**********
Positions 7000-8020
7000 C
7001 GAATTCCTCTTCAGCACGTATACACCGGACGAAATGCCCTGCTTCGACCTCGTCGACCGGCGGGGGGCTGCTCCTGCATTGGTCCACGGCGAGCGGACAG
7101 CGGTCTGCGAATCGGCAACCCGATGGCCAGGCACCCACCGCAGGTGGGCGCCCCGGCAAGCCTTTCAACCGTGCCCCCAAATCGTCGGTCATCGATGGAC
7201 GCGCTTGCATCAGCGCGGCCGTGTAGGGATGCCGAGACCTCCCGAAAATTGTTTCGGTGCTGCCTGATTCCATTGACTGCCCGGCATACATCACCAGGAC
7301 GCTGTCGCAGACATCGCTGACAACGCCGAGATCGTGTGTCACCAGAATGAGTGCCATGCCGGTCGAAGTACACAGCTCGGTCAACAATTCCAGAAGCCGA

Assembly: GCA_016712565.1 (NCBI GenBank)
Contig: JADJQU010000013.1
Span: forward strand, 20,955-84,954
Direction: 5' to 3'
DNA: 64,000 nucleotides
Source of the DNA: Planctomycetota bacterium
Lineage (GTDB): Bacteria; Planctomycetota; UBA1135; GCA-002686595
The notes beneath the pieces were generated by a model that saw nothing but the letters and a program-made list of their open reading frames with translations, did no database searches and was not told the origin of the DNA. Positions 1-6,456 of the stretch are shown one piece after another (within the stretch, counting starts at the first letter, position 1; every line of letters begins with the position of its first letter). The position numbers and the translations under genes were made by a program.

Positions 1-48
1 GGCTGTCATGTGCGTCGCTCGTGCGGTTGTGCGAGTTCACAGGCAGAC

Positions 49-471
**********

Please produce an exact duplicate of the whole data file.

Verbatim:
Positions 7000-8020
7000 C
7001 GAATTCCTCTTCAGCACGTATACACCGGACGAAATGCCCTGCTTCGACCTCGTCGACCGGCGGGGGGCTGCTCCTGCATTGGTCCACGGCGAGCGGACAG
7101 CGGTCTGCGAATCGGCAACCCGATGGCCAGGCACCCACCGCAGGTGGGCGCCCCGGCAAGCCTTTCAACCGTGCCCCCAAATCGTCGGTCATCGATGGAC
7201 GCGCTTGCATCAGCGCGGCCGTGTAGGGATGCCGAGACCTCCCGAAAATTGTTTCGGTGCTGCCTGATTCCATTGACTGCCCGGCATACATCACCAGGAC
7301 GCTGTCGCAGACATCGCTGACAACGCCGAGATCGTGTGTCACCAGAATGAGTGCCATGCCGGTCGAAGTACACAGCTCGGTCAACAATTCCAGAAGCCGA

Assembly: GCA_016712565.1 (NCBI GenBank)
Contig: JADJQU010000013.1
Span: forward strand, 20,955-84,954
Direction: 5' to 3'
DNA: 64,000 nucleotides
Source of the DNA: Planctomycetota bacterium
Lineage (GTDB): Bacteria; Planctomycetota; UBA1135; GCA-002686595
The notes beneath the pieces were generated by a model that saw nothing but the letters and a program-made list of their open reading frames with translations, did no database searches and was not told the origin of the DNA. Positions 1-6,456 of the stretch are shown one piece after another (within the stretch, counting starts at the first letter, position 1; every line of letters begins with the position of its first letter). The position numbers and the translations under genes were made by a program.

Positions 1-48
1 GGCTGTCATGTGCGTCGCTCGTGCGGTTGTGCGAGTTCACAGGCAGAC

Positions 49-471